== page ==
per-glyph overshoots?

In another thread, William Berkson wrote:

For example, generally, overshoots are said to work in the 2-3% range. But it is also argued that they should be different for bold characters and pointed characters. And Matthew Carter has said that he generally thinks that the S needs slightly less overshoot to look balanced.

An overshoot question for type designers: within a given font
Do you stick to two heights in your designs (one for flat and one for curved/pointed);
Or do you use three (flat, curve, and pointed);
Or do you break it down further?


The flatter the top/bottom curve is the smaller the overshoot. Bold cuts are wider, thus the top/bottom curve is flatter than the thinner cuts, and the overshoot should thus be smaller. On the pointed ends I usually print out a waterfall and adjust until it looks right.

The flatter the top/bottom curve is the smaller the overshoot

That's why I would think the S would need more overshoot than, say, the O. I wonder if you reach a point where the vertical proportions of a letter like S (or its springy spine?) start to override that rule of thumb.

The flatter the top/bottom curve is the smaller the overshoot.

That's why I recommend to look at the width of the overshoot, not the height/depth.
If you make the overshoot about 1/4 or 1/3 of the glyph width you will usually get a good result, whether the curve is flat or narrow. Typically works for me.

However, you always need to judge visually, there is no way to pass that responsibility on to a mathematical rule.

To answer the initial question: normally two categories, but with exceptions (rather than a third one).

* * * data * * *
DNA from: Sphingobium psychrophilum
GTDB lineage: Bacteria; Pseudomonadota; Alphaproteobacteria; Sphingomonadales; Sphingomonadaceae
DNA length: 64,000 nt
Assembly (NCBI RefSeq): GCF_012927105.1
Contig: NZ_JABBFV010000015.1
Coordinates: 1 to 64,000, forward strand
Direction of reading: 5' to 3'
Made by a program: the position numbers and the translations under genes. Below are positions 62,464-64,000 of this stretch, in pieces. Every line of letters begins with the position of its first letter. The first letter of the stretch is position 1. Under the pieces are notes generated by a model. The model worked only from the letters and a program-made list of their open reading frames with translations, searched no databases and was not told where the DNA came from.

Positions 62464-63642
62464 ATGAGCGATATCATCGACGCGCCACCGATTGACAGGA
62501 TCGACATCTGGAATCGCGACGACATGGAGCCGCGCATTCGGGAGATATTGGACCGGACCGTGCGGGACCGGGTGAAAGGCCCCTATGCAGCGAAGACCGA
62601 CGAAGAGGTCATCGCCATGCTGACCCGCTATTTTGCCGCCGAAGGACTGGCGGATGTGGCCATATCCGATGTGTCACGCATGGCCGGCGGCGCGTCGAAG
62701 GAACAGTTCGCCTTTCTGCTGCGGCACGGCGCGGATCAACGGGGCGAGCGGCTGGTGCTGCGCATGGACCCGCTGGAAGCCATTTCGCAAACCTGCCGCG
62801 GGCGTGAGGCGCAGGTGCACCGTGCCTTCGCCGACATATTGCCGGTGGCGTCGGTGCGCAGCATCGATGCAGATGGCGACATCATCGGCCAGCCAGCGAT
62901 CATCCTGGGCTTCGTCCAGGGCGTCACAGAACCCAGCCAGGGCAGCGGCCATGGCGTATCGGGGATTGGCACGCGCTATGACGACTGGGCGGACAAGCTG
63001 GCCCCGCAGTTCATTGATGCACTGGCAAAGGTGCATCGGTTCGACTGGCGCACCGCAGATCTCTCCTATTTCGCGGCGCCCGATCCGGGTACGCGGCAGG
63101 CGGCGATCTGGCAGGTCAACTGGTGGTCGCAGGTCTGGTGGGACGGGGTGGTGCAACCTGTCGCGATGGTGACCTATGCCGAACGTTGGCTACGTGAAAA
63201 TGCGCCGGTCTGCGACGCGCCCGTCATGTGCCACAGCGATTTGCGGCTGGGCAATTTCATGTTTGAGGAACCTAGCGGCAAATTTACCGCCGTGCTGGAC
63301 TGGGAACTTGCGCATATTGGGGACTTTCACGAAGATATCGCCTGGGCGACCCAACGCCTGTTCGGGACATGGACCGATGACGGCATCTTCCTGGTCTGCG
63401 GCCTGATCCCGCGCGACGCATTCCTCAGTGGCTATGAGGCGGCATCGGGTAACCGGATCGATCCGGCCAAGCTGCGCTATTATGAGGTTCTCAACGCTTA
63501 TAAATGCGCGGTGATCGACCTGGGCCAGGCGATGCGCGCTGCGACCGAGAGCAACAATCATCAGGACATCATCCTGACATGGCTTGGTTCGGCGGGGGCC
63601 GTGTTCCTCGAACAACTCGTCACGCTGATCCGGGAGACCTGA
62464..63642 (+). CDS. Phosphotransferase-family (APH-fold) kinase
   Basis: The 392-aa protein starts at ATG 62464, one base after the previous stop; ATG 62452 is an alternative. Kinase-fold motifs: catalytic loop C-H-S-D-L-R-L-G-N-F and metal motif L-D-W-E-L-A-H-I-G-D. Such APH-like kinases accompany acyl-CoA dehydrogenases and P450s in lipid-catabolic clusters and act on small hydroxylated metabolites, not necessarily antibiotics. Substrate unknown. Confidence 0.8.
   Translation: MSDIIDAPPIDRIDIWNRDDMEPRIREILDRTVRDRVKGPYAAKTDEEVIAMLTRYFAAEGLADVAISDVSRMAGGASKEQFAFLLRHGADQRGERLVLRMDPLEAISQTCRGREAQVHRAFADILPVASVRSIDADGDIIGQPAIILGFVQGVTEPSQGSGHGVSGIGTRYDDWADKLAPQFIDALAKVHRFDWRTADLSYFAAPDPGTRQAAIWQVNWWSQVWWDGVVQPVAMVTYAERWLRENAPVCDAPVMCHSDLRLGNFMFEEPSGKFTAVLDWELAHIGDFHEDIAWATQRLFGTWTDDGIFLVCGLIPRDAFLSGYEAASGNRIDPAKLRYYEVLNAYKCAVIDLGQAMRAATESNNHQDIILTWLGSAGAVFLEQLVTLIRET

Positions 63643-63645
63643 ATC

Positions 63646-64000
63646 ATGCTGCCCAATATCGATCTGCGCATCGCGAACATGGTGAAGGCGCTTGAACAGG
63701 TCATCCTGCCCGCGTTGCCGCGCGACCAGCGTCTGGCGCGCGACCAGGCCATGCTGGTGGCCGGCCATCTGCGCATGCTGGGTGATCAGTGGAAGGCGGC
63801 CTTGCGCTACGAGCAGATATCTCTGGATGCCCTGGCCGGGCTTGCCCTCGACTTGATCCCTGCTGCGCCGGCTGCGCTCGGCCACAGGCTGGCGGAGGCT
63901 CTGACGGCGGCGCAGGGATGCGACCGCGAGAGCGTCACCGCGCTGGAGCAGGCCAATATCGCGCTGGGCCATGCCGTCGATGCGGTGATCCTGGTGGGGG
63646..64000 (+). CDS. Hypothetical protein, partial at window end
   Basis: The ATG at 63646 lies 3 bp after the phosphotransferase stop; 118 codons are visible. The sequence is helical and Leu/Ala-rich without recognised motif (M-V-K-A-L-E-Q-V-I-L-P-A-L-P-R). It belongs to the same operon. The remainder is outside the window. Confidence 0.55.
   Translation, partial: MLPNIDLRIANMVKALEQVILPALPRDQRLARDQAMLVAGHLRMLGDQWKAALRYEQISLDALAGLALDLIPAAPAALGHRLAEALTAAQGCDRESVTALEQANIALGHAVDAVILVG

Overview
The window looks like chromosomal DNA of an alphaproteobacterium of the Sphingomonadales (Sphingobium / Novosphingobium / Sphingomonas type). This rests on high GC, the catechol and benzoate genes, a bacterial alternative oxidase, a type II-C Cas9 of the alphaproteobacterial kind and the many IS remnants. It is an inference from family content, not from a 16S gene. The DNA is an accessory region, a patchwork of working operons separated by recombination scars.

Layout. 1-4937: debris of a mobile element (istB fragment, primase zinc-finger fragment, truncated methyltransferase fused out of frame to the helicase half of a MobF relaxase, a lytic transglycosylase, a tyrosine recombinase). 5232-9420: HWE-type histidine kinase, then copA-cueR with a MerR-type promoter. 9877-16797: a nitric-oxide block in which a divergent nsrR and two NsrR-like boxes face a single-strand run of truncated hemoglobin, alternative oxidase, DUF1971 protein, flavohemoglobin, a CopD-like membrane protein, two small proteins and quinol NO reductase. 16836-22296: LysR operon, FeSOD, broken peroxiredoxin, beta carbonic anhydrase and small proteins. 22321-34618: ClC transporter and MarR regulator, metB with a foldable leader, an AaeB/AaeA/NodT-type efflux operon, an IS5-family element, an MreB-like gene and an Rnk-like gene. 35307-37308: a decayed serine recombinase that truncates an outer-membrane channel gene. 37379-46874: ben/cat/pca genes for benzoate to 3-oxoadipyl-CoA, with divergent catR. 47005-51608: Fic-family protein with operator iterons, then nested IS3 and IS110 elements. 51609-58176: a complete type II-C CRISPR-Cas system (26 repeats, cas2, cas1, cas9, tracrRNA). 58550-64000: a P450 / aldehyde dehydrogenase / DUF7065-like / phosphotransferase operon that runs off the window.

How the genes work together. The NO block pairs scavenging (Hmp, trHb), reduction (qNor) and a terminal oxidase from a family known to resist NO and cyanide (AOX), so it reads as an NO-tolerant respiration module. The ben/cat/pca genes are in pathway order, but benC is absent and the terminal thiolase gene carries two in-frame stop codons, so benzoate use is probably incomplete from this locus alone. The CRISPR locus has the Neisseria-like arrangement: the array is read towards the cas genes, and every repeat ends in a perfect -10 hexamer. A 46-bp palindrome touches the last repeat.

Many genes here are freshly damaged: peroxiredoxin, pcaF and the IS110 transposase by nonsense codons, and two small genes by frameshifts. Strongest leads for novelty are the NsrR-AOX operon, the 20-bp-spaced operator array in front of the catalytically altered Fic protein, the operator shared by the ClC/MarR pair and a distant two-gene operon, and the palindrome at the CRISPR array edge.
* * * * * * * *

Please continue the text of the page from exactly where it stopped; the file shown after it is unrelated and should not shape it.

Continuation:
Of the stroke width, you mean?

I just checked Briem and my memory was off. It is greater than 2-3% according to him:

"How much [overshoot] depends on the design. In Times Roman, the letter o is 4% higher than the letter x. ... The letter o in Courier and Helvetica is 7% higher the the letter x,"

In the font I am working on the lower case o is 4% taller than the x. The O is 3% taller than the H. I went by looks rather than a rule; I did compare a number of fonts I like, though.

Mark Jamra has a nice discussion of these issues. He reports that Peter Karnow in testing found that most people put a circle that is 3% greater diameter as the same size as a square.

That’s why I recommend to look at the width of the overshoot, not the height/depth.
Aha! Gotta try that. Thanks.

Tim, I don't understand your principle. Could you do an illustration with flat, round and pointed letters?

For a historical perspective, Harry Carter gives the following in a note to his translation of Fournier.

"To satisfy the eye a 6-pt. o has to be about one-eighth taller than the x, a 12-pt. one-twelfth, a 36-pt. one-fifteenth, and a 72-pt. one-eighteenth. The amount of difference required varies with the degree of the extension of the type and the shape of the shading." [Fournier on Typefounding p. 148 note]

But I've never done an extensive survey to see how these numbers jibe with current practices.

-- K.

Kent, that's interesting, thanks. Those numbers are greater I think than what people would do today.

I just checked the o vs x in the optical sizes of Adobe Jenson: caption-4.1%; regular-4.4%; subhead-4.5%; display-4.4%

So Slimbach didn't follow this guideline of lesser overshoots at bigger sizes.

Tim, I don’t understand your principle. Could you do an illustration with flat, round and pointed letters?

Sorry, I was offline for a few days. Here is an illustration of what I mean with "width of the overshoot":

I find it easier to relate this width to the overall glyph shape than the height.

View original article